Fundamentalism v. Freedom
As part of a doctoral program in Global Christianity, our cohort is picking over and engaging a litany of books at the numerous intersections of global leadership. David Livermore's book The Cultural Intelligence Difference (AMACOM, 2011) unpacks the idea of cultural intelligence as the "capability to function effectively across a variety of cultural contexts."
Livermore says: "Tribalism and ethnocentric behavior are common vices across all people and times. But humanity also has an unusual track record for changing history. [Cultural intelligence] is rooted in the [essential] belief that people can change." True.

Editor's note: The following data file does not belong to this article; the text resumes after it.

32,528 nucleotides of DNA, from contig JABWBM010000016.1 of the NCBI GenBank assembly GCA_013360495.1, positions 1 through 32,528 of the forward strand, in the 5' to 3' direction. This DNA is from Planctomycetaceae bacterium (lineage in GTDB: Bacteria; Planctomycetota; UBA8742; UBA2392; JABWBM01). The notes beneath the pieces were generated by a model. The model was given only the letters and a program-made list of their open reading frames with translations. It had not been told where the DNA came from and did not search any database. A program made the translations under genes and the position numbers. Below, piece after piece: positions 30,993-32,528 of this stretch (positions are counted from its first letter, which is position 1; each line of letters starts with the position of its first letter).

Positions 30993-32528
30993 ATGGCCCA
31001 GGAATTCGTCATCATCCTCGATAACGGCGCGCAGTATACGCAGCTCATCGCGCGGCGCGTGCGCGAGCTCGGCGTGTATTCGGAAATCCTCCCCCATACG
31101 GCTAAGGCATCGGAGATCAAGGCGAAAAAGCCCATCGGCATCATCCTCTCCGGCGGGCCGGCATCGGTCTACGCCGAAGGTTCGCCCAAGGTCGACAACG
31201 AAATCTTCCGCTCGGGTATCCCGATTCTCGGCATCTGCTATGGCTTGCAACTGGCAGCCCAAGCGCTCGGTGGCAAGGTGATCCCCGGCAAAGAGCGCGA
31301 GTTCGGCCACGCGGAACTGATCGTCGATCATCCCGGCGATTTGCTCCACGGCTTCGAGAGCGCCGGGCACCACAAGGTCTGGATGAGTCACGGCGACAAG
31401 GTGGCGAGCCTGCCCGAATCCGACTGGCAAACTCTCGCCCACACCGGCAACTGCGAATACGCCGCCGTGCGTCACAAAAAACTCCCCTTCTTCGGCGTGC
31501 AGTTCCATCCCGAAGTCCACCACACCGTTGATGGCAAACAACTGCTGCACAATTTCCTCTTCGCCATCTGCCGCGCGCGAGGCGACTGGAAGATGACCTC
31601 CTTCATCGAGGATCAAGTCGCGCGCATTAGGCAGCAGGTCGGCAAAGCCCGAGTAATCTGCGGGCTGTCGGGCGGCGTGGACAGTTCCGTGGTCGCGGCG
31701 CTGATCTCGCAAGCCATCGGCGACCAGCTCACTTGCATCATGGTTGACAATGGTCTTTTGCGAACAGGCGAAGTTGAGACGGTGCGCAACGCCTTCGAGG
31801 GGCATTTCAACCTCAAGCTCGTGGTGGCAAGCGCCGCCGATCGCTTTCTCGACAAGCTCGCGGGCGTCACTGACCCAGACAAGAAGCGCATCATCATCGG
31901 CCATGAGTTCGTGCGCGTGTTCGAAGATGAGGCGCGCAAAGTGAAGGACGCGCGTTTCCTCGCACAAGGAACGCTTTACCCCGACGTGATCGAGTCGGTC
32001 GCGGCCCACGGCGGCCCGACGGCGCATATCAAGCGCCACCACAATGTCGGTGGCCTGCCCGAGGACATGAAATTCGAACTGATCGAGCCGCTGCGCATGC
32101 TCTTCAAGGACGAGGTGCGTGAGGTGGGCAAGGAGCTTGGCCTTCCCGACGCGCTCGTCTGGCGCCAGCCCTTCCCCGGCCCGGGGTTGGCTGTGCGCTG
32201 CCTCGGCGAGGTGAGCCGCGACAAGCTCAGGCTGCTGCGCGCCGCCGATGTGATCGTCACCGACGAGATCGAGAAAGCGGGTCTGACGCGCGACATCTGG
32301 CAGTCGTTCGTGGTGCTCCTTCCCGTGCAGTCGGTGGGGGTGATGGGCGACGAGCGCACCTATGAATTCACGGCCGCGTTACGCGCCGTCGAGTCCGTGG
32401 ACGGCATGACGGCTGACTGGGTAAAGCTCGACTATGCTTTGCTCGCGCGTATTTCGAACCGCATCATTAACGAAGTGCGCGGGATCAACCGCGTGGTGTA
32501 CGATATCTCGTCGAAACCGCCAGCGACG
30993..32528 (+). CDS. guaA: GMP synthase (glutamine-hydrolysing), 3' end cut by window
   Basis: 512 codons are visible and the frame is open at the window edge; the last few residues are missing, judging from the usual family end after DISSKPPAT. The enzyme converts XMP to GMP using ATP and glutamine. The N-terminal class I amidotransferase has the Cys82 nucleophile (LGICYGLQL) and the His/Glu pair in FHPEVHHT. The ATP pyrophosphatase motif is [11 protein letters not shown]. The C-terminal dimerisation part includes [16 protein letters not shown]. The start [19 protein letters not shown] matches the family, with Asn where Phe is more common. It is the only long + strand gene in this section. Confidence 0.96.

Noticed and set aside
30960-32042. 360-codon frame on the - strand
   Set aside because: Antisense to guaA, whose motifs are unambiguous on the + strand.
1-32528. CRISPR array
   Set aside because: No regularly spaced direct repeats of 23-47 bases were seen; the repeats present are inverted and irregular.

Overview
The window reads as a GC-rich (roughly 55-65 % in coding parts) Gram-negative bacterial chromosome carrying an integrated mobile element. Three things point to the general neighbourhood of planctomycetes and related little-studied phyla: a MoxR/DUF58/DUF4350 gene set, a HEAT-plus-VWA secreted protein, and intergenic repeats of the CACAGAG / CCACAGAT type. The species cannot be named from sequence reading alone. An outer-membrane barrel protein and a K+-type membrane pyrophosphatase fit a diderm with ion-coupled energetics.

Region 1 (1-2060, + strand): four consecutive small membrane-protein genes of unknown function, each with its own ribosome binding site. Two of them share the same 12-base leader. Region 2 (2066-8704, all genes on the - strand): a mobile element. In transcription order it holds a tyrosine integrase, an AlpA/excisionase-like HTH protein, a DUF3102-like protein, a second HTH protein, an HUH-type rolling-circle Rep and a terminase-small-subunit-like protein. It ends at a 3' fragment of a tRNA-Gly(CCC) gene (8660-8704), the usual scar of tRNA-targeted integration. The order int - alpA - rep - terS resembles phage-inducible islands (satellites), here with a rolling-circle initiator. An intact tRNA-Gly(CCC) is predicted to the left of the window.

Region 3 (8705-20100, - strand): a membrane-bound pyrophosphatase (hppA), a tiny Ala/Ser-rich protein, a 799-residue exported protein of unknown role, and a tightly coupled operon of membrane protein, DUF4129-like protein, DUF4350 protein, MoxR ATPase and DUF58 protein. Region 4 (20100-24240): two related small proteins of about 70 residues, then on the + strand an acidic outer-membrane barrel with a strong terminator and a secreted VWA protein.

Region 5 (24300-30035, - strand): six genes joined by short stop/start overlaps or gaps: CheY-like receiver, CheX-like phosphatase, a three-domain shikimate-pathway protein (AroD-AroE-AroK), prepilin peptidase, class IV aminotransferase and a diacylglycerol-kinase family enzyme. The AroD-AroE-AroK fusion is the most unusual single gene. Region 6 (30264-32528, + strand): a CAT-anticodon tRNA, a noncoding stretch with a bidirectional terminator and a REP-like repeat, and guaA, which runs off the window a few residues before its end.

But I remain convinced that fundamentalism is the most devilish F-word of all—whether, as an ethos or ideology, it comes clothed in race, nationalist zeal, or especially religious belief. In the wake of the Charlie Hebdo attack, as The New Yorker's George Packer observed, this distinction (i.e. a focus on fundamentalism as ideology; in this case, Islamic extremism) will help us to be more careful and more thoughtful in the middle of our conversations and debates about "mitigating the astonishing surge in Islamist killing around the world."
In that vein, then, of those high school yearbook prophecies that more often than not get preceded by “Most Likely To __________,” I offer you: